Ndrangheta, New York Mob Associates Arrested for Drug Smuggling

In New York, an alleged mob associate was arrested as part
of a series of coordinated raids between U.S., Italian law
enforcement officials.

Following a two-year probe that involved wiretaps and undercover agents, law enforcement officials in a coordinated effort today launched predawn raids in both Calabria, Italy, and Brooklyn, New York, to smash apart a $1 billion global drug ring that included members of both the Italian Ndrangheta and associates of the New York Mafia -- specifically associates of the Gambino and Bonanno families

More than 20 were arrested. In the U.S. one Ndrangheta member was arrested, as well as the two Mafia associates, and four others related to the various groups involved in the ring.

A 15-count indictment unsealed Tuesday identified the suspects as Ndrangheta member Raffaele “Lello” Valente, Gambino associate Franco Lupoi, Bonanno associate Charles “Charlie Pepsi” Centaro, as well as Dominic Ali, Alexander Chan and Christos Fasarakis, all of Brooklyn, and Jose Alfredo “Freddy” Garcia of New York.

Those arrested here will be arraigned in Brooklyn Federal Court on drug, money laundering and weapons charges.

Prosecutors said the New York associates also conspired with the Ndrangheta to traffic cocaine and heroin to be stashed in shipments of pineapples, frozen fish and other food.

The shipments traveled through ports in Guyana, where Mexican drug cartel members facilitated deliveries, prosecutors said. The Ndrangheta guaranteed smooth import and export from Italy due to a bribed port official in Gioia Tauro, Calabria.

Shipping containers originating from Guyana were seized in Malaysia. The containers held over $7 million in cocaine hidden in pineapples and coconut milk, prosecutors said.

The Gambino and Bonanno families have long-established ties to the Sicilian Mafia, but the Calabria-based 'Ndrangheta syndicate in recent years has come to dominate its Sicilian competitors, as well as the Neapolitan Camorra. The Gambinos are believed by law enforcement to have the strongest ties to Sicily;

In particular, Gambino family boss Domenico "Italian Dom" Cefalu, underboss Frank Cali, and Gambino capo Bartolomeo "Baboots" Vernace all have strong ties to Sicily.

Frank as been considered to be the Gambino "ambassador to Sicilian mobsters" and he is linked to the Inzerillo Mafia family, from Palermo. "Cali is seen as a man of influence and power by organized crime members in Italy," according to Assistant U.S. Attorney Joseph Lipton.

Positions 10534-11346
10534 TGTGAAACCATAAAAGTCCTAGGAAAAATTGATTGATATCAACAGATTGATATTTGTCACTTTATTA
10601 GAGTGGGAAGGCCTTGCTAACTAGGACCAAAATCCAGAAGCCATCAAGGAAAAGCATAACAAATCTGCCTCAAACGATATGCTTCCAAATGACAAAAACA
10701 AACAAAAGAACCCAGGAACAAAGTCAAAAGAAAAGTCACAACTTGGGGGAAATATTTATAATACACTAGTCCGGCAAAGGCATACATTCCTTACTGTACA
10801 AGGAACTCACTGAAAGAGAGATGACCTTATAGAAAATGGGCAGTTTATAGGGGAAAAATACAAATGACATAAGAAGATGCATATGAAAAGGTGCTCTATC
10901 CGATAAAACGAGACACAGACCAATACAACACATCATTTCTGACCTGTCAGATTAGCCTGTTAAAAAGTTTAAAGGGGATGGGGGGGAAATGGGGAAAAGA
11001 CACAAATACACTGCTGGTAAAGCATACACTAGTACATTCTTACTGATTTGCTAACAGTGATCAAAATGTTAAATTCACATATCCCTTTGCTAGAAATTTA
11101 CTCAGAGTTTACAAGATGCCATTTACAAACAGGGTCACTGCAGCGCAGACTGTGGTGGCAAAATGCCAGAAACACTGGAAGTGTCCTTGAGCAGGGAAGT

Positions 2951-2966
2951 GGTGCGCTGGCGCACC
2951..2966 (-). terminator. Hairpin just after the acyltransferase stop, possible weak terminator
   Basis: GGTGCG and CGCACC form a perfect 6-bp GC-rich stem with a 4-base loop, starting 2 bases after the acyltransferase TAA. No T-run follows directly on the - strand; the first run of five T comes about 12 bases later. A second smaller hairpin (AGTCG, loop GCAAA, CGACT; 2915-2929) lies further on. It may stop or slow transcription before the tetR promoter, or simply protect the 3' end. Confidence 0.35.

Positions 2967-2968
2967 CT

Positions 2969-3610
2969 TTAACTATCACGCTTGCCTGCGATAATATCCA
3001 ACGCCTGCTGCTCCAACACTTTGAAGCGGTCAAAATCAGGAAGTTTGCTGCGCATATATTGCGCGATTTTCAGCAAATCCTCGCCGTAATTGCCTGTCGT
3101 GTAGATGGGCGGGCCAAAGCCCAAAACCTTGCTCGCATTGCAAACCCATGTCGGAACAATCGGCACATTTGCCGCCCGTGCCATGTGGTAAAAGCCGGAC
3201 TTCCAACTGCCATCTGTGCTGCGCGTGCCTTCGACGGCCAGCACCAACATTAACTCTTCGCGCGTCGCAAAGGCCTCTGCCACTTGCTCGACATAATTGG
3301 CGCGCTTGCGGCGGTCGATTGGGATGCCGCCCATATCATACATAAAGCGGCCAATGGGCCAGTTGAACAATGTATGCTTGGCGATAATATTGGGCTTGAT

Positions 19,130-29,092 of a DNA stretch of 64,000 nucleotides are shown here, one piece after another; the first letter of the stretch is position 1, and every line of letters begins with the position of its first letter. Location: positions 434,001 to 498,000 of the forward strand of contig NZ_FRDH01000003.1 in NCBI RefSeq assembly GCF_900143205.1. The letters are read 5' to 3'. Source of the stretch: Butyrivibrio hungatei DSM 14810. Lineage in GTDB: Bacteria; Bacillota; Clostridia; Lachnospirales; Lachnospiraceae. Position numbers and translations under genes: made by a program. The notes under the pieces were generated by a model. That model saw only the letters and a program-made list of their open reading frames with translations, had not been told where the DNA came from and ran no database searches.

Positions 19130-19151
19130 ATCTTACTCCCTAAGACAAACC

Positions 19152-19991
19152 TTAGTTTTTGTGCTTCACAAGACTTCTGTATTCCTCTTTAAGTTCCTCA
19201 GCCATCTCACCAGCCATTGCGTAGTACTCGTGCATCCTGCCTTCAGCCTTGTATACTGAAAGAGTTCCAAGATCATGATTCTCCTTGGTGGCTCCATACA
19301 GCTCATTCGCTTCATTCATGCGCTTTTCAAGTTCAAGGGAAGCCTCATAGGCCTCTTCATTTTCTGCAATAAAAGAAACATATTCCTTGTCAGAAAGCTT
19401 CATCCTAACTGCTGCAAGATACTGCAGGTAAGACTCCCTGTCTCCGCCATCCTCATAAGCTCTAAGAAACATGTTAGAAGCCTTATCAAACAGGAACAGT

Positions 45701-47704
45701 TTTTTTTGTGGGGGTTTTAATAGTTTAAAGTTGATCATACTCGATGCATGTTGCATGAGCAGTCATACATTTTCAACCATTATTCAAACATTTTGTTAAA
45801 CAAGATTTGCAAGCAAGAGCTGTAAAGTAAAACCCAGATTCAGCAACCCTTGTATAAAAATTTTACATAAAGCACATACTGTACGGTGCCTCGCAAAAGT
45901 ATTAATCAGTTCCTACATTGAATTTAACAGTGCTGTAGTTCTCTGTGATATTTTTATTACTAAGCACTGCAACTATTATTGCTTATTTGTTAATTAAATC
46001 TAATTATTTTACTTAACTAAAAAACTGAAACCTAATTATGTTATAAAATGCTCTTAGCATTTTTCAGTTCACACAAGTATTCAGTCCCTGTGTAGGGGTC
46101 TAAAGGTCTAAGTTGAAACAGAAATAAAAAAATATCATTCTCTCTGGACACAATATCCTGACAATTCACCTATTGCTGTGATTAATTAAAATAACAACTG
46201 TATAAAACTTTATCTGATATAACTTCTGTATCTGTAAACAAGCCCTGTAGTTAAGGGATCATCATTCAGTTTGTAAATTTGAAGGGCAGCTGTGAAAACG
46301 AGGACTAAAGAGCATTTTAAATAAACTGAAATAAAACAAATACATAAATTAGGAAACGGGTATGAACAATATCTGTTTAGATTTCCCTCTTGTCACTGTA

The investigation that prompted the bust involved undercover agents and wiretaps, which offered evidence that the Calabria-based Ndrangheta was hopping over its historic competitors to make inroads into the United States by forging ties with New York mob families.

Italian investigators estimated the street value of the haul would have been about 750 million euros (or $1 billion).

The operation began in 2012 when investigators detected a plan by members of the Ursino clan of the Ndrangheta to smuggle drugs. An undercover agent was dispatched to Italy and infiltrated the clan. An undercover agent was also involved in the handover of 2.8 pounds of heroin as part of the infiltration operation.

The FBI and Italian investigators intercepted email messages between mobsters in Italy and the New Socco Enterprise fruit canning company in Georgetown, Guyana.

During the investigation police wire taps indicated the group was also considering arms trafficking on a considerable scale; this plan however never moved beyond the initial stages.

The Ndrangheta is based in the southern region of Calabria, in the toe of the Italian "boot." In the past decade, the group has aggressively expanded and is considered to be among the world's largest cocaine traffickers, often working closely with Mexico's big time narcotraficantes to supply Western Europe. Called "the Octopus" by some, the Ndrangheta has wrapped its tentacles around Europe, as well as South America, Australia and now America as well.

In 2012 during the investigation of 34 Ndrangheta members, Italian authorities uncovered a stronghold based in New York City, a major stopover along the Ndrangheta's international drug trade, where its members meet up with cocaine-laden members of the Mexican cartels. The FBI, at the time, said the Ndrangheta is among its top priorities.

Members of the group landed here much earlier, however, and are known to have run intimidation schemes in Pennsylvania mining towns in 1906.

“The Ndrangheta is an exceptionally dangerous, sophisticated and insidious criminal organization, with tentacles stretching from Italy to countries around the world,” Brooklyn U.S. attorney Loretta Lynch said at a press conference today. “The ‘Ndrangheta’s efforts to gain a foothold in New York have been dealt a lasting blow.”

Although the Ndrangheta operates independently, it historically has worked with Cosa Nostra primarily due to the geographical proximity between Calabria and Sicily; the two groups share in a common culture and dialect. It turns out the structure of the Ndrangheta is thought to be more Mafia-like than the previous view that it had a more clannish-based, horizontal structure.

It is the unparalleled, shocking brutality of the Ndrangheta that differentiates it. The Ndrangheta fed a living man to a group of hungry pigs and last month allegedly murdered a three-year-old boy, his uncle, and the uncle's Moroccan girlfriend over a drug debt.


  1. How come Chapo Guzman and the Sinaloa Cartel are still going strong? Eric Holder is giving them a pass for now, I guess.
    Old School-Anonymous


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